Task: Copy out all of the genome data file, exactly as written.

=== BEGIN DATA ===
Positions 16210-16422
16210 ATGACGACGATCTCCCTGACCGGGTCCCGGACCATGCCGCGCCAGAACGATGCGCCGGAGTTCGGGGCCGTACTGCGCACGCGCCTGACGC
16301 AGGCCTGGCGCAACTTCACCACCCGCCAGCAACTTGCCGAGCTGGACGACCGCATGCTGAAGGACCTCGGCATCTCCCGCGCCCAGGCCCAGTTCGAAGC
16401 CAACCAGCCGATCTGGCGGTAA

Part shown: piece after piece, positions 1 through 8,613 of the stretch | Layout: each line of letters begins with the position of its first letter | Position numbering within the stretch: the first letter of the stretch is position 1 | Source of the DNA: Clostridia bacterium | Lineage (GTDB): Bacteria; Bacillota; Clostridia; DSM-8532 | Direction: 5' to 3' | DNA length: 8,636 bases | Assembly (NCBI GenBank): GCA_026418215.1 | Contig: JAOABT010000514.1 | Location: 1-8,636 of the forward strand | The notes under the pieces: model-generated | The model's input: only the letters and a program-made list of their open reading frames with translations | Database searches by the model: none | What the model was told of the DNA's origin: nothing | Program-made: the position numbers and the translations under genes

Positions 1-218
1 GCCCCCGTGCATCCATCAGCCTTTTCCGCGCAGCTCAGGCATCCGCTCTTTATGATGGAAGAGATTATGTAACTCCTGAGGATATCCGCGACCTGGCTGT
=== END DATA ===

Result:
Positions 16210-16422
16210 ATGACGACGATCTCCCTGACCGGGTCCCGGACCATGCCGCGCCAGAACGATGCGCCGGAGTTCGGGGCCGTACTGCGCACGCGCCTGACGC
16301 AGGCCTGGCGCAACTTCACCACCCGCCAGCAACTTGCCGAGCTGGACGACCGCATGCTGAAGGACCTCGGCATCTCCCGCGCCCAGGCCCAGTTCGAAGC
16401 CAACCAGCCGATCTGGCGGTAA

Part shown: piece after piece, positions 1 through 8,613 of the stretch | Layout: each line of letters begins with the position of its first letter | Position numbering within the stretch: the first letter of the stretch is position 1 | Source of the DNA: Clostridia bacterium | Lineage (GTDB): Bacteria; Bacillota; Clostridia; DSM-8532 | Direction: 5' to 3' | DNA length: 8,636 bases | Assembly (NCBI GenBank): GCA_026418215.1 | Contig: JAOABT010000514.1 | Location: 1-8,636 of the forward strand | The notes under the pieces: model-generated | The model's input: only the letters and a program-made list of their open reading frames with translations | Database searches by the model: none | What the model was told of the DNA's origin: nothing | Program-made: the position numbers and the translations under genes

Positions 1-218
1 GCCCCCGTGCATCCATCAGCCTTTTCCGCGCAGCTCAGGCATCCGCTCTTTATGATGGAAGAGATTATGTAACTCCTGAGGATATCCGCGACCTGGCTGT